The wall of bricks will reset an infinite number of times, therefore the maximum score possibility for Cavity Breakout is infinite.


Game 7 is Progressive Breakout for one player only.

The playfield in Progressive Breakout is set up somewhat differently than regular Breakout. When the game begins, the playfield contains four rows of bricks at the top of the screen, followed by four blank rows, and then four more rows of bricks. The point value of the bricks is defined by row numbers, the same as in regular Breakout.

After game play begins, the brick walls 'progress' toward the bottom of the screen. As the bricks are knocked out and the walls progressively move down toward your paddle, new bricks enter the playfield at a progressively faster rate. Four rows of bricks are always separated by four rows of blanks. As the brick walls progress downward, their colors change, which gives them a new point value.

The maximum score for Progressive Breakout is infinite.

Special Progressive Breakout bonus: When a brick progresses to the last row at the bottom of the screen (which places it very close to your paddle), it will stay there for a specified amount of time and then disappear. If you hit such a brick squarely (in the center), before it disappears, you may receive special bonus points.


Game 8 is a 1-player children's version.
Game 9 is a 2-player children's version.
Both games are regular Breakout.

Gameplay in these versions is programmed at a slower rate. The ball does not speed up after hitting bricks in the last four rows. Also, the paddle does not reduce to half its original size when the ball reaches the top boundary of the playfield.

Scoring and other game play characteristics are the same as normal Breakout.


Model CX2608


When playing any of the Super Breakout games, your best bet is to break out through the right or left corner of the playfield. The corners seem to be the easiest points at which to establish a 'groove'. Beginners should use the larger paddle size. (Set the appropriate difficulty switch to the B position.)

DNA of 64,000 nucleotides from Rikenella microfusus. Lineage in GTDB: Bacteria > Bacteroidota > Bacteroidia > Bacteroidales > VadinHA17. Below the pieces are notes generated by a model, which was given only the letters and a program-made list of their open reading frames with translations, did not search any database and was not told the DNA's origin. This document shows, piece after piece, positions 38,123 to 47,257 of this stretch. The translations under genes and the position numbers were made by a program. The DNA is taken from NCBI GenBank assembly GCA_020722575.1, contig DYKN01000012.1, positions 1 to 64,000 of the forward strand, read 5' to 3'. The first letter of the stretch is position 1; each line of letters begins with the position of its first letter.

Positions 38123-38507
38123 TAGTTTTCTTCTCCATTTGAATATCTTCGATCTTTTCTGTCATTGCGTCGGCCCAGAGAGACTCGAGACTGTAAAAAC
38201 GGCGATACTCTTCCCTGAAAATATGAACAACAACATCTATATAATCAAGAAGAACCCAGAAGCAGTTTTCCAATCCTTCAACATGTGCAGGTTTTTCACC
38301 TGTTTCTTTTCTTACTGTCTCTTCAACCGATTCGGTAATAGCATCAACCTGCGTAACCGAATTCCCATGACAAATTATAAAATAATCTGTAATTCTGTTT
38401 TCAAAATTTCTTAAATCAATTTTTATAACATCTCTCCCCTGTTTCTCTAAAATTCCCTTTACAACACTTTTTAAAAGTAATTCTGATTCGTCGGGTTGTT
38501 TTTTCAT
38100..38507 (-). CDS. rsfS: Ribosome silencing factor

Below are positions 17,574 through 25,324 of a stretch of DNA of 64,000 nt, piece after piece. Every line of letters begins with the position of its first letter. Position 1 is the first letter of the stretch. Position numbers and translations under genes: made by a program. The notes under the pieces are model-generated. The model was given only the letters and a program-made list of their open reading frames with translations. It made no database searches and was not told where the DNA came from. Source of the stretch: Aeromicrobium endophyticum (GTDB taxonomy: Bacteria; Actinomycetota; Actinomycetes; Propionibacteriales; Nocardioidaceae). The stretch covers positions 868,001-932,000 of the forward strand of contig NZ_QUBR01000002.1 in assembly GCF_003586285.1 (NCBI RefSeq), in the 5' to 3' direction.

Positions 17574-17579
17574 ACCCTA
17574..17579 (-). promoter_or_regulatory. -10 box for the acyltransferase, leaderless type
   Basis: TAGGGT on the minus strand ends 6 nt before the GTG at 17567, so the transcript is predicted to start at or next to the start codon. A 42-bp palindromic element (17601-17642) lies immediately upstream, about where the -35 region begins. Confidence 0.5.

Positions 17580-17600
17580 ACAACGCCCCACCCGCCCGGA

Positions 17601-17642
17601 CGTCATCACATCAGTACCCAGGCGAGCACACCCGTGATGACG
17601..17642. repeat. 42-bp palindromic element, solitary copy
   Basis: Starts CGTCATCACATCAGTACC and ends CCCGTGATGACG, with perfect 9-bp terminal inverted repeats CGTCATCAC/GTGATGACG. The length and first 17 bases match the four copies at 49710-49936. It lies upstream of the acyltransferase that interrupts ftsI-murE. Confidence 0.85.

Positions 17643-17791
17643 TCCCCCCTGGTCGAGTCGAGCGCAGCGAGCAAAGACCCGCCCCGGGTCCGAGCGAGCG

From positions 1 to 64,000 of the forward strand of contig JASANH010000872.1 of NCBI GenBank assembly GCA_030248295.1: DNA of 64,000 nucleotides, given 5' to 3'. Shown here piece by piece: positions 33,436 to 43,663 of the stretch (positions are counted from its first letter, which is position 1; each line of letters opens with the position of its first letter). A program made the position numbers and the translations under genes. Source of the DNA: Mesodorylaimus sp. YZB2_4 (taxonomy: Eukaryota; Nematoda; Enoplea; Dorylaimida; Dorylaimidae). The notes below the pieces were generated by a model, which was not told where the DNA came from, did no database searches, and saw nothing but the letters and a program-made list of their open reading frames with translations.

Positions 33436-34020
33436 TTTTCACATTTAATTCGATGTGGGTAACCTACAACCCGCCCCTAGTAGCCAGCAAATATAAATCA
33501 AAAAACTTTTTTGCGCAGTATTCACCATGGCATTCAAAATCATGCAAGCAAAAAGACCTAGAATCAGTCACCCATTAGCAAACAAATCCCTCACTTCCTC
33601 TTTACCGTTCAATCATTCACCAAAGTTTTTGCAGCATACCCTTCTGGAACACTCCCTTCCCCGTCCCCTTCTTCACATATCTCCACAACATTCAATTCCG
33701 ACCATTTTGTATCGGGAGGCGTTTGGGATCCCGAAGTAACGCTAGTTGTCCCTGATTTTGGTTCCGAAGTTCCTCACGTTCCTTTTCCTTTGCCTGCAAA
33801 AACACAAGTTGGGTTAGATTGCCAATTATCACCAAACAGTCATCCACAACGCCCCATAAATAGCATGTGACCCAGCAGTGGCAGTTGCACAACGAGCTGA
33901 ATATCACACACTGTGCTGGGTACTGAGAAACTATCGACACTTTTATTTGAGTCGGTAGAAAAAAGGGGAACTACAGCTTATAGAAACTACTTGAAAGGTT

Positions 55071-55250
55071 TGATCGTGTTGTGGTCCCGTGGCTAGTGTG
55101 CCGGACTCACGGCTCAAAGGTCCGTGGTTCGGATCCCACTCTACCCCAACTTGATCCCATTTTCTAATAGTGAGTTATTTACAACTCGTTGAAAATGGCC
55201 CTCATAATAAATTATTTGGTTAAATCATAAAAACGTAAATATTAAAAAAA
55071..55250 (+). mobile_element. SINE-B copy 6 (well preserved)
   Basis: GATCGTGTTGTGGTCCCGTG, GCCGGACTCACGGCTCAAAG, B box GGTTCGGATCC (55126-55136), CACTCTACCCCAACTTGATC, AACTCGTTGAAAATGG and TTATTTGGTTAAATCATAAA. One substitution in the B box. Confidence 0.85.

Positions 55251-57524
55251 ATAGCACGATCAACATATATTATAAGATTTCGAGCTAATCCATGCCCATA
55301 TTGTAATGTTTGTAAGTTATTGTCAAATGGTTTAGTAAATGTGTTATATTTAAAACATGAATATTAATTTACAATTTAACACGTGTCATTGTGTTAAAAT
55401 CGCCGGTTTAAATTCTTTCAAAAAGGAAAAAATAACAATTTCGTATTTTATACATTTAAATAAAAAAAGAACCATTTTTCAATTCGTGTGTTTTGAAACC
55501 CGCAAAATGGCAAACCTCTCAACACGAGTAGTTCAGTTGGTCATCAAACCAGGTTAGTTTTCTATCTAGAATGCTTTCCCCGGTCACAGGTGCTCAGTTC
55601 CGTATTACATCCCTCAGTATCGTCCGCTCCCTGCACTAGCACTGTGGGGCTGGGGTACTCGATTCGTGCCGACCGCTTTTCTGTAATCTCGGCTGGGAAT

Be prepared for the ball to return at a faster speed when it hits the bricks in the last four rows(or the upper rows of bricks in Progressive Breakout). You can miss a lot of shots simply by not being prepared.

Don't panic when the ball reaches the top boundary of the playfield and your paddle reduces to half its original size. All it takes at this point to keep the ball in play is a little more concentration, and a finer touch on the paddle controller. In time you'll have no trouble at all keeping the ball in play when your paddle is reduced in size.

Learn to anticipate where the ball is going to be. Anticipation can be a key factor, particularly when the ball bounces off one of the side boundaries near the bottom of the playfield. When the ball is travelling at high speed, you won't always have time to react and move your paddle to the right position. Your paddle will have to be in the correct position to advance. The only way to accomplish this is to anticipate where the ball will be.


Programmers: Nick Turner, Carol Shaw


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Game's ROM.